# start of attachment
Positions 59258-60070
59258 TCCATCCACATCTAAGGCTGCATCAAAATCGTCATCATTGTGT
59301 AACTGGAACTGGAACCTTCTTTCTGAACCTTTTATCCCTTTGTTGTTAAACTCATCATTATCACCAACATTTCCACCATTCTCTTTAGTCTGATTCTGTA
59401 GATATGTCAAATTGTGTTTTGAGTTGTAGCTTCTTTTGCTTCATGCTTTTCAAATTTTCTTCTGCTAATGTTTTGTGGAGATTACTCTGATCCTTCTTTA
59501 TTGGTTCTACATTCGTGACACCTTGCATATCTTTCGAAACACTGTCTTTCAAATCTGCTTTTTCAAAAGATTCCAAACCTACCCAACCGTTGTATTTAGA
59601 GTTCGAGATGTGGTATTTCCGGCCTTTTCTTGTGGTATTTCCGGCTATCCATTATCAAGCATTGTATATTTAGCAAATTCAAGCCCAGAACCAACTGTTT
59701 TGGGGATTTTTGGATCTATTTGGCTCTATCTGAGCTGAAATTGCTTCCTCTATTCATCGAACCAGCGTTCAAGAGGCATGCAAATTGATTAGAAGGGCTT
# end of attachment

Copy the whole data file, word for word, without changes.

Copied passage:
Positions 59258-60070
59258 TCCATCCACATCTAAGGCTGCATCAAAATCGTCATCATTGTGT
59301 AACTGGAACTGGAACCTTCTTTCTGAACCTTTTATCCCTTTGTTGTTAAACTCATCATTATCACCAACATTTCCACCATTCTCTTTAGTCTGATTCTGTA
59401 GATATGTCAAATTGTGTTTTGAGTTGTAGCTTCTTTTGCTTCATGCTTTTCAAATTTTCTTCTGCTAATGTTTTGTGGAGATTACTCTGATCCTTCTTTA
59501 TTGGTTCTACATTCGTGACACCTTGCATATCTTTCGAAACACTGTCTTTCAAATCTGCTTTTTCAAAAGATTCCAAACCTACCCAACCGTTGTATTTAGA
59601 GTTCGAGATGTGGTATTTCCGGCCTTTTCTTGTGGTATTTCCGGCTATCCATTATCAAGCATTGTATATTTAGCAAATTCAAGCCCAGAACCAACTGTTT
59701 TGGGGATTTTTGGATCTATTTGGCTCTATCTGAGCTGAAATTGCTTCCTCTATTCATCGAACCAGCGTTCAAGAGGCATGCAAATTGATTAGAAGGGCTT